voice just. going on duty came along at the
t .me and marched al tar the wagon. This
taxed some commotion along the avenue,
but if died out w hen the police turned olf at
Noble street. The wagon, with its guard of
boys, moved on to the house of Mrs.
Fischer, just a block east of Milwaukee ava
vie It is a two-story frame structure and
occupied by several families. Mrs. Fischer's
apartments are in the rear on the ground
floor and are entered through an areh under
the rear stairway leading from the second
story. This areh was draped with white
aud black cambric. Around the bouse was
a great crowd of women and children, evi
dently belonging in the neighborhood.
They were morbidly curious rather than
sympathetic, and when the wagou
drew up in front of the house they
■'! sued their necks to see * whar
they could. Mrs. Fischer was at
the house of one of her neighbors when the
body of her husband arrived,but as soon as
tt had been carried into the house and
properly placed she was escorted into her
desolate home by two female friends. She
was suffering greatly and her actions were
•omewhat hysterical. She stopped occa
sionally, threw her arms nbout'one or the
ether of her friends and wept bitterly. At
1 o clock the curious throne still bung about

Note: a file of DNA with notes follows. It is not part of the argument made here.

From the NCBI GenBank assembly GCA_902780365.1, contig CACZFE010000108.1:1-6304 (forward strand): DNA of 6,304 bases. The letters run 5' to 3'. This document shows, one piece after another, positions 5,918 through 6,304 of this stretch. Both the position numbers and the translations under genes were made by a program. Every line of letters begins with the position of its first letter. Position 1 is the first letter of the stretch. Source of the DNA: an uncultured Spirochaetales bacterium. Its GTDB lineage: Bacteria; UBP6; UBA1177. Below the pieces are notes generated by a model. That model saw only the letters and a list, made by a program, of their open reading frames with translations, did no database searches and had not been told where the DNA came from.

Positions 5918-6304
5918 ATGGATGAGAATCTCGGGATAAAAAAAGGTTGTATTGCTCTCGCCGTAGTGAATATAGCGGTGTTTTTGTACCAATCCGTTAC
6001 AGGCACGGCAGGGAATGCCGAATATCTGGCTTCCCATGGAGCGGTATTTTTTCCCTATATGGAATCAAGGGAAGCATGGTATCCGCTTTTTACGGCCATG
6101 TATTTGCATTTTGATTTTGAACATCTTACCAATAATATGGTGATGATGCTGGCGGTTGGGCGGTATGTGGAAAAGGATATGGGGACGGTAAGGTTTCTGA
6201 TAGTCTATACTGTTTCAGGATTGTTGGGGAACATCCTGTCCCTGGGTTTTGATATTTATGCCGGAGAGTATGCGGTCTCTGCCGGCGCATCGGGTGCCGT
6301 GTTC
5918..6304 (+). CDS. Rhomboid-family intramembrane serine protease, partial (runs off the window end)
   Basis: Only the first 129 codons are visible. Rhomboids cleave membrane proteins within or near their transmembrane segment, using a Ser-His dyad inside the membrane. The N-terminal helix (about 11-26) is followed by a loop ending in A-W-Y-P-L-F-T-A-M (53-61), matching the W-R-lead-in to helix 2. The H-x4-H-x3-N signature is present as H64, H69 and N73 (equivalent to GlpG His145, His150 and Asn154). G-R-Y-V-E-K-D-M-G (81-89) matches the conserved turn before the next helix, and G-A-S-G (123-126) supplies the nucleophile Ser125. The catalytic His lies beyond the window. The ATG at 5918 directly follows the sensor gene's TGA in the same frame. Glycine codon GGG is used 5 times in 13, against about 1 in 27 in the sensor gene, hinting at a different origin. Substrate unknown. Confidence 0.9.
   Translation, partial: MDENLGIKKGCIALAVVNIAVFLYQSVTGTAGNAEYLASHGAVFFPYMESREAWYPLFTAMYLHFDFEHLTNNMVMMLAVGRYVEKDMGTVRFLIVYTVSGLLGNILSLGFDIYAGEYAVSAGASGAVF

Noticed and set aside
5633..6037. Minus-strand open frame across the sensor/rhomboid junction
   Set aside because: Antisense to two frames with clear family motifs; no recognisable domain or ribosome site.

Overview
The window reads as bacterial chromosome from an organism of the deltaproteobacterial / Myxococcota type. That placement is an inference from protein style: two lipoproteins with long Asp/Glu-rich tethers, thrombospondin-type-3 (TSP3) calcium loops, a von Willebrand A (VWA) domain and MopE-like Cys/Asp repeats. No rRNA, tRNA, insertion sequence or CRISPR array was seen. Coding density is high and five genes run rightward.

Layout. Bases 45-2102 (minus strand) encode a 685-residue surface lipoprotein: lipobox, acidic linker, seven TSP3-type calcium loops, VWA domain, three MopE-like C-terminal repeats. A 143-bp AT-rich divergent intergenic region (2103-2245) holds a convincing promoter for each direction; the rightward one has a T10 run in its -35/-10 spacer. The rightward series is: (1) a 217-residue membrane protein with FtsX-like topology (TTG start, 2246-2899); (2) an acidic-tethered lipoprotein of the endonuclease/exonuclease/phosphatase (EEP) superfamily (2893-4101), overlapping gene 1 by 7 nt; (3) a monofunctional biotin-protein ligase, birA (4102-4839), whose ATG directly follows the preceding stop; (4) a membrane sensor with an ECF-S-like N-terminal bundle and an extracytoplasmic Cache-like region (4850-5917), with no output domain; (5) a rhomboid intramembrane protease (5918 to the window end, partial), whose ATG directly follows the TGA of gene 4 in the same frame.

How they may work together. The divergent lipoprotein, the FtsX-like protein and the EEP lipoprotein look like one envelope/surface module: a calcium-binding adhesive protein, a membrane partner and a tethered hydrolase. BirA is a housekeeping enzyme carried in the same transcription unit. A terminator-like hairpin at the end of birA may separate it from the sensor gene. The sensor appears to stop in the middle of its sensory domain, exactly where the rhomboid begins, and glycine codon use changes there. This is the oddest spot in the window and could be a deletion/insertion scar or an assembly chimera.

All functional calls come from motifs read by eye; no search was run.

AT SPIES’ HOUSE.
The doors and windows of Cris Spies
• fuse, where the body of the dead Anar
r hist. lies, were barred, and would not
■" open for any one. Long strips
•f white and black ere do swuug
I cm the door bell; at the top of tho
labels of mourning- was a largo
’Aiek rose, made also of crepe, and from
1 he middle of the rose streamers of red flut
tered in the breeze. From the rpouieut the
'.cad body arrived at the residence of
August’s brother, the bouse had been sur
i ounded by a crow and of inquiritivespectators.
Me morning the assemblage gradually in
•■' l.'d in numbers, all King anxious to
rtt a. look at the face of the famous Anar
,",t. Nobody wx gratified. Repeated calls
'd the door failed to elicit any response.
TAKEN' TO .IOUKT.
Schwab and Field' n lutt Chicago for Joliet
"t 1 o’clock to-day. A few acquaintances of
Ftslaen were at the station ami a lew idlers
gathered around tho car in which the two
1 onvicts V'cirj placed, but that was all.
It wjis and, tinitely decided tlii.-> afternoon
Fiat the remains of Spies should not be laid
?!• state in Aurora Turn Halle to morrow,
fate Representative Frank Htnuber, who
at the head of the committee of arrttngo-
I'.cnts, dtclnies that tho refusal to allow the
auxins in the hall if; due to tho four of tho
'nvuert that the police would revoke their
; cense to sell liquors if it should be done.
* bis the owners deny.
PLAN OF THE PP.OCESSION.
Punctually at noon the friends of the rie
' ease and will bo admit tod to tukc n last look
of the corpses at their lute homes and
fho. tlv after this tlia cortege will start from
■win. Fiichtrs house. It will stop at Mrs.
'’arsons’ house, where the hoarse containing
hit coffin will take Its place in the procession
ofid the Knights of Labor and others will
mil into hue. The concourse following
‘'p.es' body will join the procession to
W'lere Lirigg’s and Engels bodies lie.
Hen the procession will be
termed with the Defense Committee
et the heed, followed by the Aurora Turn
‘ rf dn, Knights of Labor organizations,
H-rman Typographical Union, No. 9. Car